This post was first published on ‘The Mighty‘ March 11, 2019, but I always like to repost my writings here as well.
- To acknowledge how hard it is to watch your child go through the same painful tests you have had to endure.
- To see how challenging it can be to have to rely on other people to care for you and your child when one or more of you is having a really bad day.
- To recognize that feeling of wanting desperately to meet your child’s needs even when they are beyond the scope of your own abilities.
- To admit to having pushed yourself far beyond your own limits in service of your child’s needs, only to pay the (painful) price later that day or the next.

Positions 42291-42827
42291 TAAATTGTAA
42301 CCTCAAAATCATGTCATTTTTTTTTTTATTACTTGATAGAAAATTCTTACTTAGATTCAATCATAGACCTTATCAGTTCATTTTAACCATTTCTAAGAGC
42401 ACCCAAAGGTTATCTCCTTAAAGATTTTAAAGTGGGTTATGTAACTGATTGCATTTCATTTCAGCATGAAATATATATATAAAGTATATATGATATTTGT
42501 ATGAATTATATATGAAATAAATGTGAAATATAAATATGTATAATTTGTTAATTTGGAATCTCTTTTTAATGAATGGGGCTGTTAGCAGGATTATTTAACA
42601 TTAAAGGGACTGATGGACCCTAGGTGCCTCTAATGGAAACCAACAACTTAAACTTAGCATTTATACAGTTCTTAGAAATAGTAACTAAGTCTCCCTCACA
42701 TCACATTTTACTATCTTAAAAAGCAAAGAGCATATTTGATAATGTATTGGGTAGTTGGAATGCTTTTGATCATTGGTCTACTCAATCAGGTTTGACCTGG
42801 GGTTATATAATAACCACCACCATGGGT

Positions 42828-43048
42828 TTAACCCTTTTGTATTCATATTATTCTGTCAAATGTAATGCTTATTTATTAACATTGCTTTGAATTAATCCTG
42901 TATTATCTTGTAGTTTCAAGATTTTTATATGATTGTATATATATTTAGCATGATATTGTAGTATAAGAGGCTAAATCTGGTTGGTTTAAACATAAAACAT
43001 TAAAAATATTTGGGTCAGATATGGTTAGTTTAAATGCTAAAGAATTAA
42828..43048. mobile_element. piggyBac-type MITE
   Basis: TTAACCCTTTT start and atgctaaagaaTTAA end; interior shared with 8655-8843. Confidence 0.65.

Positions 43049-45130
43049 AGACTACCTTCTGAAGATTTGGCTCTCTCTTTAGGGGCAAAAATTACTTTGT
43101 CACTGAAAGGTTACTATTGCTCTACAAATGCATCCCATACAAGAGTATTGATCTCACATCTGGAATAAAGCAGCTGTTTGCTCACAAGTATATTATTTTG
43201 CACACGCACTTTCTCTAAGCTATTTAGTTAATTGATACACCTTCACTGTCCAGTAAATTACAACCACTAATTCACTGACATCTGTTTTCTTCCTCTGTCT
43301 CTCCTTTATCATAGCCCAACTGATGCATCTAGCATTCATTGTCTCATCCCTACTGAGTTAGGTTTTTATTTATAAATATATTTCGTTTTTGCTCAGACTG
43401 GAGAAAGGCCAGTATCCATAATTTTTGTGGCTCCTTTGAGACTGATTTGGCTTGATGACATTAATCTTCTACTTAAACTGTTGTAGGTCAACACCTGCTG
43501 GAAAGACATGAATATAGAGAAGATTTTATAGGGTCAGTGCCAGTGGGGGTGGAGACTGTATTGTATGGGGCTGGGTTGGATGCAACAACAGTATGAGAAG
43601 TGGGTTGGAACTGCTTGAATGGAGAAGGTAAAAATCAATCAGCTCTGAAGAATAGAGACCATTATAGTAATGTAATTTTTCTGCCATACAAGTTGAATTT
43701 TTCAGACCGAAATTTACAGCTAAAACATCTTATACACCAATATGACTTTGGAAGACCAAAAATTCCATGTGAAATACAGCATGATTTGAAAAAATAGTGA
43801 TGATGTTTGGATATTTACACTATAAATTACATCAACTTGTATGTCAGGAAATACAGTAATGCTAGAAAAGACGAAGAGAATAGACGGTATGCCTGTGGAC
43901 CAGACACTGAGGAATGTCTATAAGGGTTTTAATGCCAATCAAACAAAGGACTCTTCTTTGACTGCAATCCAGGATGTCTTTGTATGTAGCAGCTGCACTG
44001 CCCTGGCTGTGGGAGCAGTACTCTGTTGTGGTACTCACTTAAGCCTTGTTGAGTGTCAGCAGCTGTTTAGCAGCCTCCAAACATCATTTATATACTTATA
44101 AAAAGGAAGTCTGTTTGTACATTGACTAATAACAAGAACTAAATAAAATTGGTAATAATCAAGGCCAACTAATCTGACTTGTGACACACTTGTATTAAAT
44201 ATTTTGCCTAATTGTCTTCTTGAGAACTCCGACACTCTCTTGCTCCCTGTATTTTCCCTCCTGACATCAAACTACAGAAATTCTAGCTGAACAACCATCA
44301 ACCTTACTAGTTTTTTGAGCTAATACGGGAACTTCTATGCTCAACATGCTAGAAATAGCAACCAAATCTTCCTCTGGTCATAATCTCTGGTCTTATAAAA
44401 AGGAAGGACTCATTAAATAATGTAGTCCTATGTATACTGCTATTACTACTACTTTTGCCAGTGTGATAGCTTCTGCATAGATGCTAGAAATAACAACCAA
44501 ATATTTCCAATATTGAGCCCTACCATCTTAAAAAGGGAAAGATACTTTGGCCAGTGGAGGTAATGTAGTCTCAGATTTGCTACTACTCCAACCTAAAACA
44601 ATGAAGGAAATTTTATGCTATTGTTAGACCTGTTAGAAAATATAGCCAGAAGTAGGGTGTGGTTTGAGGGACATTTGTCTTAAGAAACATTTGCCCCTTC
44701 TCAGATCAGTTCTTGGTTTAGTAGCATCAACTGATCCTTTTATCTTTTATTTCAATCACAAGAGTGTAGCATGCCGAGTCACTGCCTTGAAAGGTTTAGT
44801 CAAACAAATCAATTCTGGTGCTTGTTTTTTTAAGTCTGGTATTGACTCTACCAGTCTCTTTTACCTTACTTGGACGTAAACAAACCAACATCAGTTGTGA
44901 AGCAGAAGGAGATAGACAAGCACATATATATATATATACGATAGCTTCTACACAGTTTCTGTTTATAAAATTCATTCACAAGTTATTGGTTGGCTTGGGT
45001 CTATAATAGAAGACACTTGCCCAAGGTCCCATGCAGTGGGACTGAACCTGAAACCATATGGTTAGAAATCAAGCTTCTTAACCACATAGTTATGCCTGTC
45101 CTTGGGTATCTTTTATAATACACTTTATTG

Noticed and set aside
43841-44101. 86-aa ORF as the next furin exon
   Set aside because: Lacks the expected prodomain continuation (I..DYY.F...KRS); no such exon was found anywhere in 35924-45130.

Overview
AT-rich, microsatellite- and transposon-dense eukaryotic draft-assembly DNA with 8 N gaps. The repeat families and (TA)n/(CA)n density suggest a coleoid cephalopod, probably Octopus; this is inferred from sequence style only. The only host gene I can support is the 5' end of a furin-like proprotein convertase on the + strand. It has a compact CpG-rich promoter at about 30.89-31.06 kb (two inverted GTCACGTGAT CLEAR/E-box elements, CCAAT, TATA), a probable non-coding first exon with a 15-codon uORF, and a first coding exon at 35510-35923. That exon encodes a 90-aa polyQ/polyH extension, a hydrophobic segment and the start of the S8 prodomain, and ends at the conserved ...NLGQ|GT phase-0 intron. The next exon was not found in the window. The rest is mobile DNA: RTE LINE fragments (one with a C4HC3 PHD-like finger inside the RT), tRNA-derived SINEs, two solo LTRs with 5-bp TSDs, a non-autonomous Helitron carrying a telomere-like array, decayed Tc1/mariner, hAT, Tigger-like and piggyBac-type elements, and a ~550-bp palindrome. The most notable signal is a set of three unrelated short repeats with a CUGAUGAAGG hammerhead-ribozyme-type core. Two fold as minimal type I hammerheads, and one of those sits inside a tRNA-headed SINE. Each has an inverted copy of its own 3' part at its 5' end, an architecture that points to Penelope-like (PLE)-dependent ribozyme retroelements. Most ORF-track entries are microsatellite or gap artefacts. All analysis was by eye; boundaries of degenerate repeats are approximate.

I want to see you and the challenging road you are walking or rolling. I want to tell you that you are not alone in the midst of this. And I want to offer just a few small lifelines I have found that have helped me to survive:1. Say goodbye to guilt.Whether your child inherited their disability from you, received their disability at the same time as you (due to an accident) or simply ended up with a disability that is totally unrelated, guilt does nothing to help your child, and puts enormous additional strain and stress on your relationship. While it is OK to grieve, your child also has an incredibly unique opportunity. Being raised by a parent with a disability means disability is automatically normalized for them in your family, and you have the opportunity to give them healthy role models. If you’re having trouble with this one, it really is worth talking to a therapist about it — the difference for both me and my kids was huge!2. Remember there is a difference between making sure that your child(ren) get what they need and doing it yourself.The first might be your job, but the second can be farmed out to anyone you trust.3. Rely on community whenever possible.Start with the things that are the least personal and work your way in however far you need to go. I have friends who help with meals and cleaning and errands and laundry, leaving me with more energy to sit with my kids, play games with them and advocate for their best interests with doctors and schools.4. Learn to count your self-care as a daily necessary parenting goal.This is the hardest one still for me after 18 years! It’s so easy to prioritize the needs of our kids to the point where we get overwhelmed or fatigued, and then lose patience or fumble things or make mistakes. But the more I have recognized and leaned into the fact that self-care allows me to parent better, the better a parent I have become.I know I’m not the only parent with a disability parenting kids with disabilities — I’d love to hear what you’re doing to make your family life work!
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